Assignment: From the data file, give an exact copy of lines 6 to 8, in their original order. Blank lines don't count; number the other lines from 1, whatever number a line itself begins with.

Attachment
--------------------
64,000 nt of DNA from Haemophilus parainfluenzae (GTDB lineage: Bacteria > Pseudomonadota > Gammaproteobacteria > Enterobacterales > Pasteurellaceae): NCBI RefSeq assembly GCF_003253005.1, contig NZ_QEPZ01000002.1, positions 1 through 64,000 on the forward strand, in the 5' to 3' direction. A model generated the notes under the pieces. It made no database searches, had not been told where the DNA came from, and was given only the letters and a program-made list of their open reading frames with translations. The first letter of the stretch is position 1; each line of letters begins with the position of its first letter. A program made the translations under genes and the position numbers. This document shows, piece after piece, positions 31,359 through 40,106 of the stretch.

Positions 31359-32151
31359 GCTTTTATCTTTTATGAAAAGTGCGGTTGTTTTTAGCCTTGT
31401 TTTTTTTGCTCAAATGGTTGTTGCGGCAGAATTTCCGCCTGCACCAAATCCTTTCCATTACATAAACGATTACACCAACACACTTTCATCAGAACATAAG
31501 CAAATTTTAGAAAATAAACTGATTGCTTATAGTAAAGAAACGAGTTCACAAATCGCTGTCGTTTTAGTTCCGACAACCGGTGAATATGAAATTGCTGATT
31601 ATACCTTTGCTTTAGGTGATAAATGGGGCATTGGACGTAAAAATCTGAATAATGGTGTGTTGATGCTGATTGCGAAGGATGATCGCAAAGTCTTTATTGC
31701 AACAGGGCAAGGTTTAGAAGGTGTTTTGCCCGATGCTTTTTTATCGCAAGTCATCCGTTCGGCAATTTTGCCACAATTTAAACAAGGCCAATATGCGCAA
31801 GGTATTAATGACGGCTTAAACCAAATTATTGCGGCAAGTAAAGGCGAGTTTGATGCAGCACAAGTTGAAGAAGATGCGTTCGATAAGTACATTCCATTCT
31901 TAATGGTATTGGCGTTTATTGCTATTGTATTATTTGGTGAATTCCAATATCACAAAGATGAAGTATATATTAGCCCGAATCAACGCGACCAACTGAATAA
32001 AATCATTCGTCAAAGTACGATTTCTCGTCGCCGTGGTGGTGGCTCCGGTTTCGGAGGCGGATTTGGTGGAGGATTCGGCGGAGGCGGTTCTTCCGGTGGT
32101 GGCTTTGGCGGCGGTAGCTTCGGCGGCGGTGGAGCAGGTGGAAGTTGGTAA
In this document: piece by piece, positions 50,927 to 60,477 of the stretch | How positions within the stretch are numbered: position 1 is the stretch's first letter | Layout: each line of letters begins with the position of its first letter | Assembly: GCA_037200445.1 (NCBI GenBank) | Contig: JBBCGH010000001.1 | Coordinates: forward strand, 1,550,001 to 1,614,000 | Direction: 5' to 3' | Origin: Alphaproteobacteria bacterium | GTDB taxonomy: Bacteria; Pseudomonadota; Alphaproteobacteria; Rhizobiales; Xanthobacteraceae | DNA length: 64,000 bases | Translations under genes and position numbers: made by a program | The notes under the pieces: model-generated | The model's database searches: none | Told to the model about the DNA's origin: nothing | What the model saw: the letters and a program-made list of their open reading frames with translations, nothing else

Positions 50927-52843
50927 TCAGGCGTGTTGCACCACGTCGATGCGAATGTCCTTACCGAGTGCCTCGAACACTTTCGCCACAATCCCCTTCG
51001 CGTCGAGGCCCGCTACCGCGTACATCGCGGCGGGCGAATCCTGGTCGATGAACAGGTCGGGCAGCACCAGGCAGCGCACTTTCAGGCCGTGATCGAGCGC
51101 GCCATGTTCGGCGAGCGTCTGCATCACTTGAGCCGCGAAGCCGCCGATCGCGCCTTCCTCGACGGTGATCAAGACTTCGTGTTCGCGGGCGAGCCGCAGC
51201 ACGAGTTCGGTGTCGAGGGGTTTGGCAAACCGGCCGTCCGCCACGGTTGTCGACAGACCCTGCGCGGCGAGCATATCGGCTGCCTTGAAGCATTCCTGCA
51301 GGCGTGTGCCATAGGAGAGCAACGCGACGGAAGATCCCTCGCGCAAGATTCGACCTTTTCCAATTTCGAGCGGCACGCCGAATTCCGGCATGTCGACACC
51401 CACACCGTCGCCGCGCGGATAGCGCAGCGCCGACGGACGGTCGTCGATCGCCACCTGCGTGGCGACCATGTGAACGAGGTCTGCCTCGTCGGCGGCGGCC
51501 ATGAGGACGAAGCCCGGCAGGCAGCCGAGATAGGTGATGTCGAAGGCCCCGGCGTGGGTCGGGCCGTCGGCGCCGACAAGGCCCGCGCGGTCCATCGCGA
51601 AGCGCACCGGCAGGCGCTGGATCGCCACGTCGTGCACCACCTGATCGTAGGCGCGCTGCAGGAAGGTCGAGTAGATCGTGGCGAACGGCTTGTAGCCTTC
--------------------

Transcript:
31601 ATACCTTTGCTTTAGGTGATAAATGGGGCATTGGACGTAAAAATCTGAATAATGGTGTGTTGATGCTGATTGCGAAGGATGATCGCAAAGTCTTTATTGC
31701 AACAGGGCAAGGTTTAGAAGGTGTTTTGCCCGATGCTTTTTTATCGCAAGTCATCCGTTCGGCAATTTTGCCACAATTTAAACAAGGCCAATATGCGCAA
31801 GGTATTAATGACGGCTTAAACCAAATTATTGCGGCAAGTAAAGGCGAGTTTGATGCAGCACAAGTTGAAGAAGATGCGTTCGATAAGTACATTCCATTCT